DEAR DOCTOR K: I’m having menopausal hot flashes, but I don’t want to take hormone therapy. Can you tell me about natural remedies?
DEAR READER: Natural remedies can help for hot flashes, but hormone therapy is helpful more often. For that reason, I’ll come back to the pluses and minuses of hormone therapy after answering your question.
There are traditional medicines other than hormone therapy that can help with hot flashes. These include drugs that relax blood vessels as well as certain antidepressants.
Several herbal remedies claim to help prevent or treat hot flashes, but most have not been well studied. There is some evidence that the herb black cohosh may be effective.
You can take steps to help make hot flashes less severe or less frequent – steps that don’t require either traditional medicines or “natural remedies”:
• Drink a glass of cool water at the beginning of a hot flash.
• Plunge your hands in cold water and pat it on your face, neck and chest when a hot flash starts.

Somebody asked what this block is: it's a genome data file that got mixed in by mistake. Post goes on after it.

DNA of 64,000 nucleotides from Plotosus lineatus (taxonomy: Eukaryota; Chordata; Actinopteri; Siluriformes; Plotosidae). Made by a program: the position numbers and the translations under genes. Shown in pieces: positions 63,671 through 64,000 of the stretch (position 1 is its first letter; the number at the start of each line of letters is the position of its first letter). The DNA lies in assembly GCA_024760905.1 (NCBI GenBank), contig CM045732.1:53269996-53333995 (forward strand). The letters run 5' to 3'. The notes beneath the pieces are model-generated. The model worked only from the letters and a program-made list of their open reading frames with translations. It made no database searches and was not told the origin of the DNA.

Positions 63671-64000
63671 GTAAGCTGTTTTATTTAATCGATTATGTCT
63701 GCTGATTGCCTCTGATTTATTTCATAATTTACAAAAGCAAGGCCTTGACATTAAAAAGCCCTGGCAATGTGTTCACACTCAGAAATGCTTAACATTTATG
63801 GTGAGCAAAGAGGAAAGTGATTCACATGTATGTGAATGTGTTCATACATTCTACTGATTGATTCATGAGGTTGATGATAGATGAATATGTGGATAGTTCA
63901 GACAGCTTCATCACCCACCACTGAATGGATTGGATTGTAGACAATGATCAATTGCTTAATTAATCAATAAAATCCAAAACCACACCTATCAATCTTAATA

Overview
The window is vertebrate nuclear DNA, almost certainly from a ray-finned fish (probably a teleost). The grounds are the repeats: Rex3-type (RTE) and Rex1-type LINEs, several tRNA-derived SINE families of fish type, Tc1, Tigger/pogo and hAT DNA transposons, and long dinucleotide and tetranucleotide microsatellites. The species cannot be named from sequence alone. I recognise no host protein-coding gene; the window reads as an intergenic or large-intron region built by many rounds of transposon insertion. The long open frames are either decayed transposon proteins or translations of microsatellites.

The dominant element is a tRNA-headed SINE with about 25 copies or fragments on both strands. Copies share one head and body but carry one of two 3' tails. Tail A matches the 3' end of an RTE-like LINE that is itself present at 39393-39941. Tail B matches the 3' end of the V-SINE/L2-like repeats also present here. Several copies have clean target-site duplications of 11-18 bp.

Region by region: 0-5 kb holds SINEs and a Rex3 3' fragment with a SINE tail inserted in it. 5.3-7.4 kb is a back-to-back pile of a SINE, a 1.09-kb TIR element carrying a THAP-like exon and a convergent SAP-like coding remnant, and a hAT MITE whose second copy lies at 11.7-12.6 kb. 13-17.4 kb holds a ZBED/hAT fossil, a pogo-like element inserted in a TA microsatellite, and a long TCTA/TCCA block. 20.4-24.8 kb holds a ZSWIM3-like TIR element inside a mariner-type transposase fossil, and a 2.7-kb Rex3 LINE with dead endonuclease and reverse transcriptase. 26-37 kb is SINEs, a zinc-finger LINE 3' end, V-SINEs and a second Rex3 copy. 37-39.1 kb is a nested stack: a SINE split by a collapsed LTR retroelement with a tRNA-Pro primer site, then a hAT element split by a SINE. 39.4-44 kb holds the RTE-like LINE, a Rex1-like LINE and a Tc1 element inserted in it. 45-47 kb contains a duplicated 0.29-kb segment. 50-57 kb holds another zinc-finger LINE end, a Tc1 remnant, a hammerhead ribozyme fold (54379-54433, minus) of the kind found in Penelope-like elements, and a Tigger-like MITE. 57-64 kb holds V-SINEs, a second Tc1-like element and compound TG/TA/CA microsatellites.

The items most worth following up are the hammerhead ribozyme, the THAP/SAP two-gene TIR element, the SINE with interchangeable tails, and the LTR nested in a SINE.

• Begin deep-breathing exercises at the beginning of a hot flash to help nip it in the bud.
• Avoid caffeine and alcohol, which make hot flashes more uncomfortable.
• Cut down on red wine, chocolate and aged cheeses. They contain a chemical that can trigger hot flashes.
• Don’t smoke. Smoking can make hot flashes worse.
• Engage in regular vigorous exercise.
Regarding hormone therapy, here’s the bottom line – at least for me – of a complicated story. The most effective medication for hot flashes is the hormone estrogen. If you’re 60 or over, or are 10 years past entering menopause, I would stay away from hormone therapy. I think it does increase your risk of heart disease and stroke.
However, if you are entering menopause – which typically occurs in a woman’s late 40s or early 50s – I think the evidence does not show an increased risk of heart disease. Indeed, hormone therapy taken at that age to relieve hot flashes may actually protect you from heart disease.